by Hongri Zhang
April 18 was Immigrants’ Day at the State House. It’s an advocacy day organized by the MIRA coalition. Many people and social groups went to the State House to attend some events and some of them submitted their recommendations to legislators.
Our Career Readiness class (ACR) at BCNC decided to take a field trip to the State House on April 18 and wanted to bring some issues to the legislators. We prepared three issues for this trip. They were: 1) Adult ESL or Adult Education, 2) Raising the Minimum Wage, 3) ESL Classes for Children. Everyone had an assignment and special role on the trip. Some of us would deliver the recommendations to the legislators. Others would act as a team leader to introduce our purpose and everyone to the legislators. In order to get a good result, we practiced several times before we went to the State House. The legislators we wanted to meet were Representative Michlewitz and Senator Petruccelli.
We arrived at the State House at 10:30 in the morning, April 18. Many people and social groups were all over the house. Some of them organized meetings to deliver their recommendations to the public; others went to the offices of legislators to do advocacy.
Our class in the State House
We reached the offices of the two legislators. We met the secretaries at the entries of the offices. They said the legislators were very busy and had no time to meet with us, but their assistants were available. I acted as a team leader to introduce us to the assistants, and other classmates talked to the assistants one by one to deliver our recommendations. The assistants who met us were friendly and promised that they would transfer our recommendations to the legislators. The atmosphere of the meetings was peaceful and quiet. Finally, our teacher Kim gave some flyers that introduce BCNC to the assistants.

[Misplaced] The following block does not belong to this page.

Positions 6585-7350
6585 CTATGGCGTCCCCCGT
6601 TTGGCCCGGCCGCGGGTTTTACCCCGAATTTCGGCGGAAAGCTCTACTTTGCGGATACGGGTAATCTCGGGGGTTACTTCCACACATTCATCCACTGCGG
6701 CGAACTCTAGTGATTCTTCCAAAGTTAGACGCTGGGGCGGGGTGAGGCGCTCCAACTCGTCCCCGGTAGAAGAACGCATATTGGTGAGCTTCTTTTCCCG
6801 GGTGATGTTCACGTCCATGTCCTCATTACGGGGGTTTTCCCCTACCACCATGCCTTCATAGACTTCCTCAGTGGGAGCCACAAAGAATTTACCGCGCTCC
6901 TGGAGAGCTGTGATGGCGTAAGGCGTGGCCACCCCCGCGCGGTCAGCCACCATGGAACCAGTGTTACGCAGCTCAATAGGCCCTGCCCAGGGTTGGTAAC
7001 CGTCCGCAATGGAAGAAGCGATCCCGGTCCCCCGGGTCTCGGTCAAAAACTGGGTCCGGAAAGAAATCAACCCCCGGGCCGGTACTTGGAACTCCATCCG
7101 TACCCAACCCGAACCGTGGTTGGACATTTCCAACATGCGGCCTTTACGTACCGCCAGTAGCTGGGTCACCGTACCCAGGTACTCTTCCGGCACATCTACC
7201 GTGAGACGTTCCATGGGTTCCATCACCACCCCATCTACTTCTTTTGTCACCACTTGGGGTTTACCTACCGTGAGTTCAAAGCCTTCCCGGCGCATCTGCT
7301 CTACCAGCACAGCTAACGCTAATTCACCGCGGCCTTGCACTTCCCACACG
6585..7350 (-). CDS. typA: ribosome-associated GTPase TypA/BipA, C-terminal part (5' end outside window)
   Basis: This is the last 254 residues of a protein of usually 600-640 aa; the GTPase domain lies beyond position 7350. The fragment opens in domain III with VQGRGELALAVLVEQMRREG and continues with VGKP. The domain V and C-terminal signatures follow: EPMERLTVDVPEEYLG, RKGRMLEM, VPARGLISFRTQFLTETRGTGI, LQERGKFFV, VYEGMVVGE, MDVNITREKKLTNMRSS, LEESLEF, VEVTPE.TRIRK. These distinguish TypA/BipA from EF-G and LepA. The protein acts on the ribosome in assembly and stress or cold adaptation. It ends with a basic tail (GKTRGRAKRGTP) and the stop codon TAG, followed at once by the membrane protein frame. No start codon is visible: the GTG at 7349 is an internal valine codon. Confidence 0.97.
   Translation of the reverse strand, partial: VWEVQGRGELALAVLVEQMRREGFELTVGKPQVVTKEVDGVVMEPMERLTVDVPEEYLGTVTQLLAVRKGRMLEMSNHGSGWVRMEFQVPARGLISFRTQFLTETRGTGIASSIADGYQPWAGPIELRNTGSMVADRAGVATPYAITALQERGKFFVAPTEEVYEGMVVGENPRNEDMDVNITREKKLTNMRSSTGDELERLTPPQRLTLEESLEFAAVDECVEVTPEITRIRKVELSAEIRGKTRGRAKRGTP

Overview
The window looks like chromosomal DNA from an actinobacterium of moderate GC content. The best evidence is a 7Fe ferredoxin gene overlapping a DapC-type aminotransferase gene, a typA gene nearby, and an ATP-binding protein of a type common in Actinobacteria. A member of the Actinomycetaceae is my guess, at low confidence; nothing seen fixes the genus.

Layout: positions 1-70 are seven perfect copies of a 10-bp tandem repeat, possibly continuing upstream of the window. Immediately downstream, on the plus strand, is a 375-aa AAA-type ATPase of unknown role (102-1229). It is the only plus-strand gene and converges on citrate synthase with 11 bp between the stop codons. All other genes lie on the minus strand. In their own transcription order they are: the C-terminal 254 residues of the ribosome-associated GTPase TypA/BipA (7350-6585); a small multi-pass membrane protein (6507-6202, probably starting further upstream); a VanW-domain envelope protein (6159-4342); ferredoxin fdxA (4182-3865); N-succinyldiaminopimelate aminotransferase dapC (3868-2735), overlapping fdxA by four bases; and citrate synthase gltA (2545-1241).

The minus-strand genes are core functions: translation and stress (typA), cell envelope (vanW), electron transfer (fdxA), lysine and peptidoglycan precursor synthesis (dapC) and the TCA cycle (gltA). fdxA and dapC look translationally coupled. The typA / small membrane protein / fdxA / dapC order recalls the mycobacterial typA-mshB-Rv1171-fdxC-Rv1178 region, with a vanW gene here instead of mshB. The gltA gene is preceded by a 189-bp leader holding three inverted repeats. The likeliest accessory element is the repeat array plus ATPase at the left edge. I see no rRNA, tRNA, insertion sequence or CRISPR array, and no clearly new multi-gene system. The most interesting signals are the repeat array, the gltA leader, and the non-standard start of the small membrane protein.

After the meetings, we took some photos in the lobby and auditorium. At 12:00 o’clock, we finished the trip to the State House.
Through this trip, we learned the structure of the United States government and how to contact the legislators in the United States.
Even if you are not a member of TESOL, receiving ESL/EFL newsletters as part of your membership, you can still find plenty of free articles on the Internet that are helpful for improving your teaching skills and knowledge of education issues. Many English teachers around the world have their own blogs, with advice and links to other resources. The quality varies among blogs, so you can spend quite a while sifting through sites to find ones worth coming back to.
Three of my regular go-to education blogs are run by professional operations, so their quality is pretty reliable. Blog topics range from specific teaching techniques to broad social trends, incorporating research reports and innovations in technology. The first two blogs below, hosted by publishers of ESL materials, are generally about adult education and ESL. The KQED blog at the bottom contains more K-12 and college topics.
KQED Mindshift (public broadcaster)